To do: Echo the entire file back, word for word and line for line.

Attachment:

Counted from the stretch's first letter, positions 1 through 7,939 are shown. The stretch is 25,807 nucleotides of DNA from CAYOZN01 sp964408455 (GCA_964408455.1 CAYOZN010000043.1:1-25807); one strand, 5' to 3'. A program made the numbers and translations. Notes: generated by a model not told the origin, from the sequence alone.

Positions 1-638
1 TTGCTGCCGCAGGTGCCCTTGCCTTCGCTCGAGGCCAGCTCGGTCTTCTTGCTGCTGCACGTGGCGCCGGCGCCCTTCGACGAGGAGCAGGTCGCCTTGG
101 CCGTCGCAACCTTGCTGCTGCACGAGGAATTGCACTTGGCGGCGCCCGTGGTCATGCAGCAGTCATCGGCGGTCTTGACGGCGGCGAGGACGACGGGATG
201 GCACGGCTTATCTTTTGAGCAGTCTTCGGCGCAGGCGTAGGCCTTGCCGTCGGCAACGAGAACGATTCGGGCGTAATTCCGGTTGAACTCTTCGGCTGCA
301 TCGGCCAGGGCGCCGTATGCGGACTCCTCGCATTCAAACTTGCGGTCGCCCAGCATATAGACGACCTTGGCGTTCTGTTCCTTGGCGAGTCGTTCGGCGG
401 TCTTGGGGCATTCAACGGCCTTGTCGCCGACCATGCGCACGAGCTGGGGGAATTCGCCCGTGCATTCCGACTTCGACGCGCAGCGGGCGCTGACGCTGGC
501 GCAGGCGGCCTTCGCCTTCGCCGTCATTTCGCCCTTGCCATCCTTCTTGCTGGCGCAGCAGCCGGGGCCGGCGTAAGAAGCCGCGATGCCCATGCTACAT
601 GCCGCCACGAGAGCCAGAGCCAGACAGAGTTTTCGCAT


Counted from the stretch's first letter, positions 1 through 7,939 are shown. The stretch is 25,807 nucleotides of DNA from CAYOZN01 sp964408455 (GCA_964408455.1 CAYOZN010000043.1:1-25807); one strand, 5' to 3'. A program made the numbers and translations. Notes: generated by a model not told the origin, from the sequence alone.

Positions 1-638
1 TTGCTGCCGCAGGTGCCCTTGCCTTCGCTCGAGGCCAGCTCGGTCTTCTTGCTGCTGCACGTGGCGCCGGCGCCCTTCGACGAGGAGCAGGTCGCCTTGG
101 CCGTCGCAACCTTGCTGCTGCACGAGGAATTGCACTTGGCGGCGCCCGTGGTCATGCAGCAGTCATCGGCGGTCTTGACGGCGGCGAGGACGACGGGATG
201 GCACGGCTTATCTTTTGAGCAGTCTTCGGCGCAGGCGTAGGCCTTGCCGTCGGCAACGAGAACGATTCGGGCGTAATTCCGGTTGAACTCTTCGGCTGCA
301 TCGGCCAGGGCGCCGTATGCGGACTCCTCGCATTCAAACTTGCGGTCGCCCAGCATATAGACGACCTTGGCGTTCTGTTCCTTGGCGAGTCGTTCGGCGG
401 TCTTGGGGCATTCAACGGCCTTGTCGCCGACCATGCGCACGAGCTGGGGGAATTCGCCCGTGCATTCCGACTTCGACGCGCAGCGGGCGCTGACGCTGGC
501 GCAGGCGGCCTTCGCCTTCGCCGTCATTTCGCCCTTGCCATCCTTCTTGCTGGCGCAGCAGCCGGGGCCGGCGTAAGAAGCCGCGATGCCCATGCTACAT
601 GCCGCCACGAGAGCCAGAGCCAGACAGAGTTTTCGCAT